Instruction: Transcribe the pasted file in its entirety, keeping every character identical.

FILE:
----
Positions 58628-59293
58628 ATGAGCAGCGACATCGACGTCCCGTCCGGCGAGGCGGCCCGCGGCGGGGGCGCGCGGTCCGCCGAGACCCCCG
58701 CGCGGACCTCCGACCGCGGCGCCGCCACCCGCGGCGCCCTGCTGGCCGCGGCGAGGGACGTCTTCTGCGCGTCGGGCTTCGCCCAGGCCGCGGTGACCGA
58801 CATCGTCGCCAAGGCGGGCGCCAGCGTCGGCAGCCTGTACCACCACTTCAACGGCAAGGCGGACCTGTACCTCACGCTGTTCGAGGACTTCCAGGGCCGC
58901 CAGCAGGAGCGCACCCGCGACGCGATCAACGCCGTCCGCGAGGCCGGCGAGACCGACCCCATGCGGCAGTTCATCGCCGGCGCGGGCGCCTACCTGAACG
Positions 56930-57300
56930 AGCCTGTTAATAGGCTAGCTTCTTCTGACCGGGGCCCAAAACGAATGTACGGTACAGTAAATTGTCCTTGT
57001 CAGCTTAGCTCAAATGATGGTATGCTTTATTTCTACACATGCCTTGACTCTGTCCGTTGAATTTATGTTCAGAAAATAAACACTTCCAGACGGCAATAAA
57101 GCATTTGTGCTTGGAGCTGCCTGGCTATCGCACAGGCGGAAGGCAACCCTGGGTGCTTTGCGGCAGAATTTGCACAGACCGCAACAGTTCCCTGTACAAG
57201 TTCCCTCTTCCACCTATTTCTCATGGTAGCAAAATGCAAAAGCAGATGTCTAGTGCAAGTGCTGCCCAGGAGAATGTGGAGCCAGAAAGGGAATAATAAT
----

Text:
Positions 58628-59293
58628 ATGAGCAGCGACATCGACGTCCCGTCCGGCGAGGCGGCCCGCGGCGGGGGCGCGCGGTCCGCCGAGACCCCCG
58701 CGCGGACCTCCGACCGCGGCGCCGCCACCCGCGGCGCCCTGCTGGCCGCGGCGAGGGACGTCTTCTGCGCGTCGGGCTTCGCCCAGGCCGCGGTGACCGA
58801 CATCGTCGCCAAGGCGGGCGCCAGCGTCGGCAGCCTGTACCACCACTTCAACGGCAAGGCGGACCTGTACCTCACGCTGTTCGAGGACTTCCAGGGCCGC
58901 CAGCAGGAGCGCACCCGCGACGCGATCAACGCCGTCCGCGAGGCCGGCGAGACCGACCCCATGCGGCAGTTCATCGCCGGCGCGGGCGCCTACCTGAACG
Positions 56930-57300
56930 AGCCTGTTAATAGGCTAGCTTCTTCTGACCGGGGCCCAAAACGAATGTACGGTACAGTAAATTGTCCTTGT
57001 CAGCTTAGCTCAAATGATGGTATGCTTTATTTCTACACATGCCTTGACTCTGTCCGTTGAATTTATGTTCAGAAAATAAACACTTCCAGACGGCAATAAA
57101 GCATTTGTGCTTGGAGCTGCCTGGCTATCGCACAGGCGGAAGGCAACCCTGGGTGCTTTGCGGCAGAATTTGCACAGACCGCAACAGTTCCCTGTACAAG
57201 TTCCCTCTTCCACCTATTTCTCATGGTAGCAAAATGCAAAAGCAGATGTCTAGTGCAAGTGCTGCCCAGGAGAATGTGGAGCCAGAAAGGGAATAATAAT